Each year, nearly 45,000 Americans die by suicide, making it the 10th leading cause of death in the country. It is the second-most common cause of death among college students.
At one point in her life, Adriana Stoddard-Oliphant ’20 feared she could have been part of those statistics as she had suicidal thoughts.
“I overcame these thoughts through my love of reading,” she says. “I used it as a coping strategy until I was able to get the help that I needed here at the counseling center. After I realized that I needed more help than that, I started seeing someone in the health center and we decided that medication was the way to go. I can’t stress enough about getting the help you need if you’re suffering.”
In order to raise awareness of the prevalence of suicide, Adrianna, a child and family studies major, is joining with occupational science majors Alexis Frederick ’21and Samy Hamdan ’19 to organize the College’s ninth annual One Walk on Sunday, Sept. 16. Sponsored by the Center for Spiritual Life, this year’s event begins at 6 p.m. on the Norton Chapel lawn.
Designed to shine a light on suicide awareness and prevention on campus, the event will be an evening dedicated to intentional conversations about suicide with students. Activities include a three-mile walk around campus, facts about suicide, and a vigil to remember those who have died by suicide—one person every 12 minutes in the U.S.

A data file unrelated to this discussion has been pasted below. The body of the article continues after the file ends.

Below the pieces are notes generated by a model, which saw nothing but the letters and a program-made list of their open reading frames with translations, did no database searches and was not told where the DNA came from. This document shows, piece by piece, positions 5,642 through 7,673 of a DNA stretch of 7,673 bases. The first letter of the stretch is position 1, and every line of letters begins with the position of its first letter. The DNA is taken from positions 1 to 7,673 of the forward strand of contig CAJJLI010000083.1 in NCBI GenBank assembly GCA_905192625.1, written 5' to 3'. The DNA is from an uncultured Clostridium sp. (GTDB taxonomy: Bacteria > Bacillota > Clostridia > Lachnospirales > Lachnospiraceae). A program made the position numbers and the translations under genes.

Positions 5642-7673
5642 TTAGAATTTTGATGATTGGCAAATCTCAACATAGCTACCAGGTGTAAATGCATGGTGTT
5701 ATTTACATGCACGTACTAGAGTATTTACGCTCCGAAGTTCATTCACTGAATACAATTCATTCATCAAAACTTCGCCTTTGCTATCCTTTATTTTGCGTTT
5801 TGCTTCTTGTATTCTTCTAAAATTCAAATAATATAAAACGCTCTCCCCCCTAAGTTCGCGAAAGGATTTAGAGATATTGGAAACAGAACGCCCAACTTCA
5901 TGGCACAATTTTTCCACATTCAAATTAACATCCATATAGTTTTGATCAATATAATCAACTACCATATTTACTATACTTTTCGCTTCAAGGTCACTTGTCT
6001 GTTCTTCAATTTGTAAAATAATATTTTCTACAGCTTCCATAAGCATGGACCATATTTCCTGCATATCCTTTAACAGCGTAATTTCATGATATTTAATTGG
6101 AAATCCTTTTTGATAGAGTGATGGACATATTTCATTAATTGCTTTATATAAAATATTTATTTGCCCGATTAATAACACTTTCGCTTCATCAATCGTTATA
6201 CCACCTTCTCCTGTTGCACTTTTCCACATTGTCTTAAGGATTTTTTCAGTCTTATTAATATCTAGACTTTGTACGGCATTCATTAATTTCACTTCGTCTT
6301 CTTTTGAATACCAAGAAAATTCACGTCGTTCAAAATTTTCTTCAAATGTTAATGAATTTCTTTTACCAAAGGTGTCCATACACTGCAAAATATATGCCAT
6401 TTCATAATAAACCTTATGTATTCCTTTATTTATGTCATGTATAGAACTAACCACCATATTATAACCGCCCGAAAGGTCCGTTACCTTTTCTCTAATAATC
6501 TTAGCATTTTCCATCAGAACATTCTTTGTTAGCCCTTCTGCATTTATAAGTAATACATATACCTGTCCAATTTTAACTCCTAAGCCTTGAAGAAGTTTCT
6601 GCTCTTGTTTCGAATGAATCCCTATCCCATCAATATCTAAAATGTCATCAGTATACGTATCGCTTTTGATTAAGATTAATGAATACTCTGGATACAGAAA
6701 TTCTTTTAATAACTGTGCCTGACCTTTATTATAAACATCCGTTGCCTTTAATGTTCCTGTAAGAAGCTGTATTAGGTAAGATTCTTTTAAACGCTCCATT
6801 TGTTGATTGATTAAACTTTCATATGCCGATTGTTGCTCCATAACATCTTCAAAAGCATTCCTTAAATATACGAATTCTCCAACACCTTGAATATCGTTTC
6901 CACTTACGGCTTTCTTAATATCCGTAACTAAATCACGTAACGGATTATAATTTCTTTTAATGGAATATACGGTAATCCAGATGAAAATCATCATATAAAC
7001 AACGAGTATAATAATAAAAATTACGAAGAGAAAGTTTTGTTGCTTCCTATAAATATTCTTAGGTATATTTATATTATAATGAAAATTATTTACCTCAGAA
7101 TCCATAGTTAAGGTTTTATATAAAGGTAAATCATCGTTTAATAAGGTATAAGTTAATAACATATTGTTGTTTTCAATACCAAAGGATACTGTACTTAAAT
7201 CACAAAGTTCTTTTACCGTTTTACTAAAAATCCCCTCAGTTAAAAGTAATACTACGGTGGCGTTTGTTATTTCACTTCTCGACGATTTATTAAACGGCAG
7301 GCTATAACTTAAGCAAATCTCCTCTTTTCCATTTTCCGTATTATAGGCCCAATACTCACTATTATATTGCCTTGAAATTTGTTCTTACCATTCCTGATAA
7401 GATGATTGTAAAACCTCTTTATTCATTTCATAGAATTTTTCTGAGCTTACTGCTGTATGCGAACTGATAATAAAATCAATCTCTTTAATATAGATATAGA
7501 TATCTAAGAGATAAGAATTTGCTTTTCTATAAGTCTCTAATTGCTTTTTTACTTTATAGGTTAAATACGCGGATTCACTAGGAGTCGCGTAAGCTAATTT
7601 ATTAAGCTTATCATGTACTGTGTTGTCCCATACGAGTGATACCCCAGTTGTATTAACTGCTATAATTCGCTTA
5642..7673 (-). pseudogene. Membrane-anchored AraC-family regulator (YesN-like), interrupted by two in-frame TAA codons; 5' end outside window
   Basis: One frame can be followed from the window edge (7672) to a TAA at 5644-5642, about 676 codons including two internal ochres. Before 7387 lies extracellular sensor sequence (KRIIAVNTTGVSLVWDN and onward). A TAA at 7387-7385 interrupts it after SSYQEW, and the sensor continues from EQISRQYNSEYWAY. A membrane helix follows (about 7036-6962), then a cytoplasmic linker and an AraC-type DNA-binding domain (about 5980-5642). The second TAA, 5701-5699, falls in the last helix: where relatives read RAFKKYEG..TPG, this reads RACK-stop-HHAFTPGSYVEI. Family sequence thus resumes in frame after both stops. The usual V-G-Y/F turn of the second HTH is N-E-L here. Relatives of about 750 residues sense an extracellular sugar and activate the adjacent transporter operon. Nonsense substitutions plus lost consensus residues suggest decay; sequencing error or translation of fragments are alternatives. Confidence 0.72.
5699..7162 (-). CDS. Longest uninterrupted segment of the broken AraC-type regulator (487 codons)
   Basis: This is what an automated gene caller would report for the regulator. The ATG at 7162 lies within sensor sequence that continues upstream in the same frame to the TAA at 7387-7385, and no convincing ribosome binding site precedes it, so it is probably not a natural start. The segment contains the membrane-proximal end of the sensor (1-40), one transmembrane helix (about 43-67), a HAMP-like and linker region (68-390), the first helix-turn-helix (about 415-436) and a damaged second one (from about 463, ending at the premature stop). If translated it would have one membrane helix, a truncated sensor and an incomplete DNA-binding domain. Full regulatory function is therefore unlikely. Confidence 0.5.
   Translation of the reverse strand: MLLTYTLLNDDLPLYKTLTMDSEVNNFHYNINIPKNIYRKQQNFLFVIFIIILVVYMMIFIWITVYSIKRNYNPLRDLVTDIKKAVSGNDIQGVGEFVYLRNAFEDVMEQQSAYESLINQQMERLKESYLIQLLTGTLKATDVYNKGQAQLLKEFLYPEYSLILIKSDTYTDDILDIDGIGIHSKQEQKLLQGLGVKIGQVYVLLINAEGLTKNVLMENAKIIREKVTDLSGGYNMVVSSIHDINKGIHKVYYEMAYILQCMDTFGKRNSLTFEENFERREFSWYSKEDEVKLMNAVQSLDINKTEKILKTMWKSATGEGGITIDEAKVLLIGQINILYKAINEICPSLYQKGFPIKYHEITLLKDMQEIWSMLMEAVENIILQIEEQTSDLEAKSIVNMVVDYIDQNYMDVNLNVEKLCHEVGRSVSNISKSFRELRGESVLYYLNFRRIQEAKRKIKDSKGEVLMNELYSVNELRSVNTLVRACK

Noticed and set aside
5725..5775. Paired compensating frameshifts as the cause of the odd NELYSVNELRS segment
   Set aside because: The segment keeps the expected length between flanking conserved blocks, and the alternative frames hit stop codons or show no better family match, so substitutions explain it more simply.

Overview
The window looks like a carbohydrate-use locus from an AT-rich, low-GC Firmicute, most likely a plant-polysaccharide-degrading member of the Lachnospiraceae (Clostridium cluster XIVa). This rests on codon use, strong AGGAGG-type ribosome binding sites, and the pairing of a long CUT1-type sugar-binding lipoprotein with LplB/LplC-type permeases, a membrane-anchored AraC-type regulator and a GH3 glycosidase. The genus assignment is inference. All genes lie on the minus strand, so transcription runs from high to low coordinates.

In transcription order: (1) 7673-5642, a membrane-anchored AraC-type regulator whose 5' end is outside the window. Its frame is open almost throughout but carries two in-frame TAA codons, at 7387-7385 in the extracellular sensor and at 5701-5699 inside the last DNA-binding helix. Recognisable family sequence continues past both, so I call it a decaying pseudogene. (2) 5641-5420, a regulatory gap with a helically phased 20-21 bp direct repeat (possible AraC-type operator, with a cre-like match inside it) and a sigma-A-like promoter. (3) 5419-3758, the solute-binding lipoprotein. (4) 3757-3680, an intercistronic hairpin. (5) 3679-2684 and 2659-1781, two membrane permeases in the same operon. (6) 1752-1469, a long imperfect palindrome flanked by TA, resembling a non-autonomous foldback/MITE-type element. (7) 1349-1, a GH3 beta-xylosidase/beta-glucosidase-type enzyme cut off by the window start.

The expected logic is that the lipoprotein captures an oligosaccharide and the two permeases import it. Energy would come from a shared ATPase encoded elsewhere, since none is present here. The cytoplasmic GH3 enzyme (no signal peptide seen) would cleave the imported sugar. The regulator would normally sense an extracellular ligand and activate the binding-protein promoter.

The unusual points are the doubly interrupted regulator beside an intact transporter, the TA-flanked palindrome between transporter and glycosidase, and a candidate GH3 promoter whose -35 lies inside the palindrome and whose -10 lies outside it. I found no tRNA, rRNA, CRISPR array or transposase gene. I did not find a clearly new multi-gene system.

“We all get emotional sometimes, we all have our own pain,” says Samy, who is helping to organize the walk for the third time. “And it can be hard to verbalize. By participating in this walk, it’s a sign of solidarity and I am saying ‘I’m here for you.’”
Because of her experiences, Adriana believes she has a deeper understanding of what another person may be going through.
“I know what it is like, and I want to show others I am here for them,” she says. “You are not alone.”
“Suicide is not an easy topic to talk about,” says College Chaplain Rev. Eric Detar. “Everyone feels alone sometimes, and it can be hard to articulate your personal pain. The CSL has other ways to express how you are feeling, which could be making a bracelet, or other arts activities. You don’t need words to verbalize how you feel, and I appreciate that the CSL has this platform. I think this matters a great deal.”
“I am excited to be involved in something that makes a big impact in someone’s life,” says Alexis. “I think this walk can help someone see that even though we all struggle, there is help.”
In addition, there will be performances by slam poets, and several campus clubs will staff tables and host activities. Representatives from the Yates County Veterans Office and the Yates County Coalition on Suicide Prevention will also be on hand, and a bonfire will wrap up the evening.